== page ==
Vol.VI No.VIII Pg.8
October 1969

Stuff About Things

Robert F. Turner

After a week in the wilderness of central Idaho, my shirt was Thanksgiving dinner for hungry enzymes. I first decided to shave only the right side of scrawny beard, to protest the far left; then changed my mind and shaved both sides — to prove I was a happy man; and my hunting partners said I still looked like a protest. There were no bottles to hit or miss on this trip (I missed a cougar at 50 yards — quick shot, lots of excuses) but when the elk were packed in, and we were on the way home, I began to think of the lessons one can learn from a truly back-country camp.

The genuine essentials of life are brought to focus in this place. Shelter — a tarp, or even an overhanging tree — becomes tremendously important as night approaches and the air fills with wet, clinging snow. A flickering fire changes the dark unknown into a friendly, inviting circle. A simple plastic jug, making water quickly available and easily handled, becomes a marvelous invention and simple foods are a feast. In this perpendicular land dry socks and properly fitted boots are vital — while only a fool considers style.

Christianity has its style mongers, and perhaps most of us have lived under such sheltered conditions that we tend to confuse the frills and luxuries of what we know as the church with its true essentials. If we could, somehow, move into a sort of back-country and have to pioneer our way — sans the traditions and accumulated trivia of our age — I suspect we would be astonished at the absolute essentiality of some principles we now tend to ignore — and of the utter worthlessness of some externals we tend to magnify.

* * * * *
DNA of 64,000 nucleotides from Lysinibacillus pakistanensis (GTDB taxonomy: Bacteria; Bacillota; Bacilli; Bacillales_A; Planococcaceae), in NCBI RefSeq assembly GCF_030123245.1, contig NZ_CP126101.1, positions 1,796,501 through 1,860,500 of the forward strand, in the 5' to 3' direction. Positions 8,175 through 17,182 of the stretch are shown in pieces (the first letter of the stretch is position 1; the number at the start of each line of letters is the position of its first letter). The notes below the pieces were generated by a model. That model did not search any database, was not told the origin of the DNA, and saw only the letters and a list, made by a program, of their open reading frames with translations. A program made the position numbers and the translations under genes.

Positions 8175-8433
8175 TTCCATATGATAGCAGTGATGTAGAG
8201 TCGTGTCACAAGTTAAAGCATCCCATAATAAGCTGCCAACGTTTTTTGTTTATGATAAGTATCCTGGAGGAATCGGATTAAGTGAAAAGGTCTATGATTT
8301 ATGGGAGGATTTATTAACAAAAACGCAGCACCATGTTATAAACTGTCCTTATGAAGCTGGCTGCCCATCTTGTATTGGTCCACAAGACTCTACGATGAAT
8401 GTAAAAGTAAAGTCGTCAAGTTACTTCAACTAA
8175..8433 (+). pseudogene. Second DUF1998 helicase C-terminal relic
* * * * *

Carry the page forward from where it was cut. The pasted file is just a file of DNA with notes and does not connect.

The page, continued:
With the Stygian blackness of ignorance and error made apparent, we would grasp hungrily for even the most feeble rays of truth and hope. Gods Word would assume its rightful place of importance, and we would read and study like truth was going out of style — which it is. When we saw our own stark nakedness in sin, we would not complain at the seeming roughness of truths simple cloth; and Faith in Christ would be such a warm and sheltering paradise. Wash away thy sins (Acts 22:16) would be Oh so welcomed, and we would be so ashamed of petty excuses that have prevented our faithful service to God.